The terms of the seven members of the Fed’s Board of Governors are staggered with a new 14-year term beginning each February 1 of even-numbered years. That system of appointments was intended to limit turnover on the board with the aim of avoiding sudden swings in monetary policy. But because in practice board members often resign before their terms have expired and because presidents sometimes delay making appointments to empty positions, presidents sometimes face the need to make multiple appointments at the same time. In January 2022, President Joe Biden nominated the following three people—one lawyer and two economists—to positions on the board:
- Sarah Bloom Raskin is the Colin W. Brown Distinguished Professor of the Practice of Law at Duke University. She served on the Board of Governors from 2010 to 2014 before resigning to become deputy secretary of the Treasury, a position she held until 2017. If confirmed by the Senate, she would serve as the board’s vice chair for supervision, becoming the second person to hold that position, which was established by the 2010 Dodd-Frank Act. The vice chair for supervision has important responsibility in leading the Fed’s regulation and supervision of banks.
- Philip Jefferson is the Paul B. Freeland Professor of Economics, vice president for academic affairs, and dean of the faculty at Davidson College. He received his PhD from the University of Virginia in 1990. He previously taught at Swarthmore College and served a year as an economist at the Board of Governors.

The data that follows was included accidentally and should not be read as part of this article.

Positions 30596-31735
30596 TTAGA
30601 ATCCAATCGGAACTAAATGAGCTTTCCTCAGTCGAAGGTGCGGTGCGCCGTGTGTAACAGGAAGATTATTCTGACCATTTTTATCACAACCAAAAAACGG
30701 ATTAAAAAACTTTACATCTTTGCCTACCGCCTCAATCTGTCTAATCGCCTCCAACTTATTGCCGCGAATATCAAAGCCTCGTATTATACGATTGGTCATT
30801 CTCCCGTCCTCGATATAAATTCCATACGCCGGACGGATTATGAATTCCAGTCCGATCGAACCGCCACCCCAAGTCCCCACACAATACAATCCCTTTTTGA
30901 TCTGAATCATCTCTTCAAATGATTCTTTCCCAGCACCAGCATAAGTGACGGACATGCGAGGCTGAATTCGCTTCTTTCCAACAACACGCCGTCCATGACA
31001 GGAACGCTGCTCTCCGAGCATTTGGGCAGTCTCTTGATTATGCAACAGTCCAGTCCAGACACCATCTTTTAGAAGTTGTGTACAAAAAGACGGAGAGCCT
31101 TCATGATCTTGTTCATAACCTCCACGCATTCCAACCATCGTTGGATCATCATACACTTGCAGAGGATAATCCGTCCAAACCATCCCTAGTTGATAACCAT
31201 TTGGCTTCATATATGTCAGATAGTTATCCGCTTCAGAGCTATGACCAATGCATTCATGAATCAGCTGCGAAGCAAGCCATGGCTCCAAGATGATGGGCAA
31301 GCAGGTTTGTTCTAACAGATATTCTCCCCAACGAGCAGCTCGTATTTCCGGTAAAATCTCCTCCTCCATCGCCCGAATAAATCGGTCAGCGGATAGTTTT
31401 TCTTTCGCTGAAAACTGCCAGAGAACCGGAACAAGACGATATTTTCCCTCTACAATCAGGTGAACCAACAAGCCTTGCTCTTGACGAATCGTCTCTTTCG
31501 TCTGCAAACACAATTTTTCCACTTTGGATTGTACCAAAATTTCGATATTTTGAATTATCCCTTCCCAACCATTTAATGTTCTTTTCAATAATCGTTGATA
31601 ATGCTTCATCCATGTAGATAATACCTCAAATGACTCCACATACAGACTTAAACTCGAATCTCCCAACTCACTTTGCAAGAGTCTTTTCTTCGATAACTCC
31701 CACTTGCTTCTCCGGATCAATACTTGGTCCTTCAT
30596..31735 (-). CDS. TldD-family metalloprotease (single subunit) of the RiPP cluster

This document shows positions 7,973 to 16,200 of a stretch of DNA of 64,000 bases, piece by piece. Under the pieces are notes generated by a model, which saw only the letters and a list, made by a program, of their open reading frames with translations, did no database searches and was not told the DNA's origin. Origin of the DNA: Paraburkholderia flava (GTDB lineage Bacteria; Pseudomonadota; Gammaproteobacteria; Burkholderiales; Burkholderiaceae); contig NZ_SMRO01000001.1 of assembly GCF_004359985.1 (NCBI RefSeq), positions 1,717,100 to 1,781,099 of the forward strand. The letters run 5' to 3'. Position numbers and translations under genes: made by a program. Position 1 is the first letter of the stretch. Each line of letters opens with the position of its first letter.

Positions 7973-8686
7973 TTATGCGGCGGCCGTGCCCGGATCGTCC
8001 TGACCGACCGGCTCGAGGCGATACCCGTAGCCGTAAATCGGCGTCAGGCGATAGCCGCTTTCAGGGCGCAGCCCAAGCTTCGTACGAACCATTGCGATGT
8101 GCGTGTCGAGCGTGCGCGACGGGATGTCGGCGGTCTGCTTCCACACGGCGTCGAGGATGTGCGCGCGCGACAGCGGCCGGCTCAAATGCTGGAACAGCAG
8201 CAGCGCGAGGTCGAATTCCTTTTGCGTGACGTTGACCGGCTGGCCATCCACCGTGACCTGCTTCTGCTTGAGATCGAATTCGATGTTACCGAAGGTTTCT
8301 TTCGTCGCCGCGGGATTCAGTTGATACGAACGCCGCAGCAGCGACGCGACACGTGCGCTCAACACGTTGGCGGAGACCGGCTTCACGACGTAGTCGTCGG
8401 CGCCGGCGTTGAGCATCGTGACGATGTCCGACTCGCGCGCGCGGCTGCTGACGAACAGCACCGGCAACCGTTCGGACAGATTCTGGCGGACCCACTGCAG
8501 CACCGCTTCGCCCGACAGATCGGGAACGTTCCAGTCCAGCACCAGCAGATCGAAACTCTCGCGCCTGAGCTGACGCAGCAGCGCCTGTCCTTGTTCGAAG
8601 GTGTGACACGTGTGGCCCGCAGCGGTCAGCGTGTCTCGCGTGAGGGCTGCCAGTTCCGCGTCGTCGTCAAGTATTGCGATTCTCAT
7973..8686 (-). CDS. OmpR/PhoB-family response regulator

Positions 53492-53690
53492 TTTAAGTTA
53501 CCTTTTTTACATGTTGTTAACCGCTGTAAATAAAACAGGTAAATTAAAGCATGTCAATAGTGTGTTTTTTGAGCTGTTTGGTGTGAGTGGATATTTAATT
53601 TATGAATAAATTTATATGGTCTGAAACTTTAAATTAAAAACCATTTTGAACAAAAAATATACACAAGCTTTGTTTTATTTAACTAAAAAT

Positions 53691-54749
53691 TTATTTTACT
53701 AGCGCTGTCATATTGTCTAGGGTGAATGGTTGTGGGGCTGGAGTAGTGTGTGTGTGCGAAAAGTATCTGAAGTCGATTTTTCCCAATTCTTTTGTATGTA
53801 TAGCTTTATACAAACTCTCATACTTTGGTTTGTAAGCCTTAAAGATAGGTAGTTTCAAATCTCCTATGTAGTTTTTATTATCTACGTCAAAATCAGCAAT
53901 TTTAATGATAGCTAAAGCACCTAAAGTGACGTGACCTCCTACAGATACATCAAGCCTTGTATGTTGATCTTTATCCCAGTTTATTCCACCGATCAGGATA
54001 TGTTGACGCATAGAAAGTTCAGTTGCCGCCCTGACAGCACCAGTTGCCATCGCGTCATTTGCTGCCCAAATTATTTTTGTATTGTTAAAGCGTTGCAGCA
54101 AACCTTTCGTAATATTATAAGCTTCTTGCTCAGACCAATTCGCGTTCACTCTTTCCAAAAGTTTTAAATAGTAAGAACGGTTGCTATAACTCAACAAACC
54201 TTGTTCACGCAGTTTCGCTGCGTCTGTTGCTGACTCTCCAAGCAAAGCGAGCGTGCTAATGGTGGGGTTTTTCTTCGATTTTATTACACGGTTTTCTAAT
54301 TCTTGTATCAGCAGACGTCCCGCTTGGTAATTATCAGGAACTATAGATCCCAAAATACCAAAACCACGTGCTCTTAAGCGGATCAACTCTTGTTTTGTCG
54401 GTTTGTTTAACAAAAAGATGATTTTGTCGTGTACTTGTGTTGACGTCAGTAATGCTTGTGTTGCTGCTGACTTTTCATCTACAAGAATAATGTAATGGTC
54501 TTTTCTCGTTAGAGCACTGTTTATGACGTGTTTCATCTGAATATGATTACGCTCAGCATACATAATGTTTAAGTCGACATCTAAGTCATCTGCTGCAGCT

- Lisa Cook is a professor of economics at Michigan State University. She received her PhD in economics from the University of California, Berkeley in 1997. She served on the Council of Economic Advisers from 2011 to 2012 during the Obama Administration.
Before taking their positions, the three nominees must first be confirmed by the U.S. Senate. At this point, it’s unclear whether any of the three nominees will encounter significant opposition to their confirmation. Senator Pat Toomey of Pennsylvania has raised some concerns about Raskin’s nomination, arguing that she:
“has specifically called for the Fed to pressure banks to choke off credit to traditional energy companies and to exclude those employers from any Fed emergency lending facilities. I have serious concerns that she would abuse the Fed’s narrow statutory mandates on monetary policy and banking supervision to have the central bank actively engaged in capital allocation.”
If confirmed, the nominees will join these other four board members:
- Jerome Powell has been nominated by President Biden to a second term as Fed Chair that, if the Senate votes favorably on the nomination, would begin in February 2022. Powell was first nominated to the board by President Obama in 2011 and nominated by President Trump to his first term as chair, which began in February 2018.
- Lael Brainard was first nominated to the board by President Obama in 2014. President Biden has nominated Brainard to serve as vice-chair of the board. If confirmed, she would succeed in that position Richard Clarida who resigned in January 2022.
- Christopher Waller was nominated by President Trump to a term on the board in 2020. He had previously served as director of research at the Federal Reserve Bank of St. Louis. He received his PhD in economics from Washington State University and served as a professor of economics at Notre Dame University and the University of Kentucky. His term expires in 2030.
- Michelle Bowman was nominated by President Trump to a term on the board in 2018. Bowman had served as the state bank commissioner of Kansas and as an executive at a local bank in Kansas. She has a law degree from Washburn University. She was reappointed to a full 14-year term in 2020.
Sources: Senator Toomey’s statement on Sarah Bloom Raskin’s nomination can be found here. An overview of the membership of the Board of Governors can be found here on the Federal Reserve’s website. An Associated Press article covering President Biden’s nominations can be found here.